From there we are treated to a diverse tapestry of sound, most of which we can call "vintage" Opeth, with several surprises thrown in the mix. The band had received some criticism on their previous studio album, 2005's Ghost Reveries, namely that their trademark loud-to-soft transitions were becoming too forced. Whether or not they chose to acknowledge this criticism is moot, but the transitions in this album are much more fluid and graceful. Songs like "Hessian Peel" grow slowly from folk-inspired acoustic passages to the chthonic assault that makes Opeth such a powerful force. Along the way the band makes use of flutes, ("Porcelain Heart"), and strings to create dramatic effect ("Burden").
Though their 70's-prog influences are still shining in this album, the Swedes are far from going soft. "Heir Apparent" and "The Lotus Eater" (Ed Note - or is it the "The Louts Eater"...hmm...) contain some of the roughest, fastest riffage heard since My Arms, Your Hearse. This is no surprise - Ǻkerfeldt has been saying for a long time that it was a worthy successor to the album, released a decade ago. In between, it is clear how tightly the band has honed their craft. Even with a lineup change, replacing longtime guitarist Peter Lindgren with Frederik Akesson and drummer Martin Lopez with the aptly-named Martin Axenrot, there is a definite sense of consistency in the band's catalog. The dynamic, and often frantic, balance between intense and soothing is still there, but not as deliberate and self-aware as it was in Ghost Reveries.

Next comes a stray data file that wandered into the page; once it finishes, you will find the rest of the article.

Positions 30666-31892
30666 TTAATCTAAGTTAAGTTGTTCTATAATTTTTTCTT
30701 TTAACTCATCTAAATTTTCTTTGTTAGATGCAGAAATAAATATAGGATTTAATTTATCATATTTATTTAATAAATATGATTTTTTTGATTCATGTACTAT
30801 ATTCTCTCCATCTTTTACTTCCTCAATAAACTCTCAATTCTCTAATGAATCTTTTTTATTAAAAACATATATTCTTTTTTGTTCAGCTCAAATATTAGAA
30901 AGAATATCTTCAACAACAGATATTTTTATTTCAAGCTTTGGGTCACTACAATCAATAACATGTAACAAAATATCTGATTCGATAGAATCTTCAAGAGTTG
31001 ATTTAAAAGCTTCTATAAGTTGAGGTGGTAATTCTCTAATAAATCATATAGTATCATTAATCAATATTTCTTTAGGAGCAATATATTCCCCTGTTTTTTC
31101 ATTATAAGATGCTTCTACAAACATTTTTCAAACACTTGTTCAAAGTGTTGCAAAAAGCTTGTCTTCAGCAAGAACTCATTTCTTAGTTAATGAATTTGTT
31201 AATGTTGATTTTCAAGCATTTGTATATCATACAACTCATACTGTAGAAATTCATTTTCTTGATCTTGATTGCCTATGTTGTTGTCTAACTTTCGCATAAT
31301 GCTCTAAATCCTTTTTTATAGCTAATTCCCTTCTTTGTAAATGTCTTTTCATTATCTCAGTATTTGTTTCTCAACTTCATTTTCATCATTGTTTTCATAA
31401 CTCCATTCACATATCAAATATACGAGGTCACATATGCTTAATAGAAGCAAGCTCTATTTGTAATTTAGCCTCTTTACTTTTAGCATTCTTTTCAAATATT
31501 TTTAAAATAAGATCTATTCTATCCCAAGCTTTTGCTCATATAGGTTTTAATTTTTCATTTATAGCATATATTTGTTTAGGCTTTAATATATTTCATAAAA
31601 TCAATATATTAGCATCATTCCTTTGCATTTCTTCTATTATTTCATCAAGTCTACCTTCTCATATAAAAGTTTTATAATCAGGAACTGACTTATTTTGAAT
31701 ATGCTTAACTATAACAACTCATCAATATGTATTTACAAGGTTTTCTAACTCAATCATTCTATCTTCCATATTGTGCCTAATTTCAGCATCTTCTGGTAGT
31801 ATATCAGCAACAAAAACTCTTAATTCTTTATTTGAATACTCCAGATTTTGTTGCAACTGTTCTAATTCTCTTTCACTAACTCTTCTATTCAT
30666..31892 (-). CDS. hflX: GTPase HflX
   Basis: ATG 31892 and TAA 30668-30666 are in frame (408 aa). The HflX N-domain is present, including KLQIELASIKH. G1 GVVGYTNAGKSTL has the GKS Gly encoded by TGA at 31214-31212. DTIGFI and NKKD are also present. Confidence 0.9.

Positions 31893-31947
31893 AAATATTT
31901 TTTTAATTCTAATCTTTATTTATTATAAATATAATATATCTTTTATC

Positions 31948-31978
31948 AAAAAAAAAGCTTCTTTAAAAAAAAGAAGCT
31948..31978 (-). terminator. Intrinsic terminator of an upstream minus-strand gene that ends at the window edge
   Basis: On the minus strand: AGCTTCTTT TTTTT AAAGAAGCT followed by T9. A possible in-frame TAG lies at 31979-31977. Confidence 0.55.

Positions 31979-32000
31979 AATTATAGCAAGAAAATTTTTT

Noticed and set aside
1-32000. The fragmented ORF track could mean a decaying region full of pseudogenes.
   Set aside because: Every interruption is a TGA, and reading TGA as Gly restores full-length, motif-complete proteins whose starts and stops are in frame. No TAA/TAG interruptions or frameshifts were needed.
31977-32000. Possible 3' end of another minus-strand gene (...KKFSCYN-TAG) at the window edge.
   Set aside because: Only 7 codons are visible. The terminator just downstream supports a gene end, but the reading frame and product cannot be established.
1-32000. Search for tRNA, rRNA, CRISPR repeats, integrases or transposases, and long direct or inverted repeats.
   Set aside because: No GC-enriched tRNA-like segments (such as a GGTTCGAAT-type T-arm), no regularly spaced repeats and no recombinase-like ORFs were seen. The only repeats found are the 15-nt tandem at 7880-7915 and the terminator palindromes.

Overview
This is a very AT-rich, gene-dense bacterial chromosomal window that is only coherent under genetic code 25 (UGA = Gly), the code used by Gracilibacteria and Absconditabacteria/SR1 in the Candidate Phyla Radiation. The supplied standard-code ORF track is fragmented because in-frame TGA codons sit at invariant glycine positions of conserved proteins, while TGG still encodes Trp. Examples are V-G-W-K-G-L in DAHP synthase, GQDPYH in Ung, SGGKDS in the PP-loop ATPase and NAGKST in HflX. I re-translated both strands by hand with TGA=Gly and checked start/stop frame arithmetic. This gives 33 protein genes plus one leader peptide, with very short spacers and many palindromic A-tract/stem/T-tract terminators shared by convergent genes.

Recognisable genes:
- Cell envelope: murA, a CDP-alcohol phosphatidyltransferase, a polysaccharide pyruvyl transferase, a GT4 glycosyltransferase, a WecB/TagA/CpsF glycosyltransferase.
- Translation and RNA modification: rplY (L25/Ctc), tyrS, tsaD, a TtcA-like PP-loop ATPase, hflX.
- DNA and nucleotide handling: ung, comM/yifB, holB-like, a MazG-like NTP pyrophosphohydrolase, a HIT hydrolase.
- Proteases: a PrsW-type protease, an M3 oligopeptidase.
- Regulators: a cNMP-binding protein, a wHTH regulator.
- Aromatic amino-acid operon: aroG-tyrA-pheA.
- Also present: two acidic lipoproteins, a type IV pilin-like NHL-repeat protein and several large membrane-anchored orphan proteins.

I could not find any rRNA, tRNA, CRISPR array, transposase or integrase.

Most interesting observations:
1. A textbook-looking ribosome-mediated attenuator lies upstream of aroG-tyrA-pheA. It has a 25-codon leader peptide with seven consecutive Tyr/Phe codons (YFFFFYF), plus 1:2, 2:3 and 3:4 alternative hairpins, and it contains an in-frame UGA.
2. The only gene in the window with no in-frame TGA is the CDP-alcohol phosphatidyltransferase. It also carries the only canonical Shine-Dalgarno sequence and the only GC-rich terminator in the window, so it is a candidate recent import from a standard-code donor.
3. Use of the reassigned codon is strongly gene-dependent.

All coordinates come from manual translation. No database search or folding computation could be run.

With Watershed, Opeth have created an eponymous album that vastly exceeded my expectations. Much like prog-metal peers Symphony X and their release of 2007's Paradise Lost, they have perfected their style and created a remarkable work of power, consistency, and beauty. Though not perfect, as exemplified by the album's lackluster closer ("Hex Omega"), it is a solid musical statement, driven by Ǻkerfeldt's intricate and disciplined songwriting. Whether you're a fan of the dark side of distorted metal or the serene landscape created by lush acoustics, Opeth will deliver.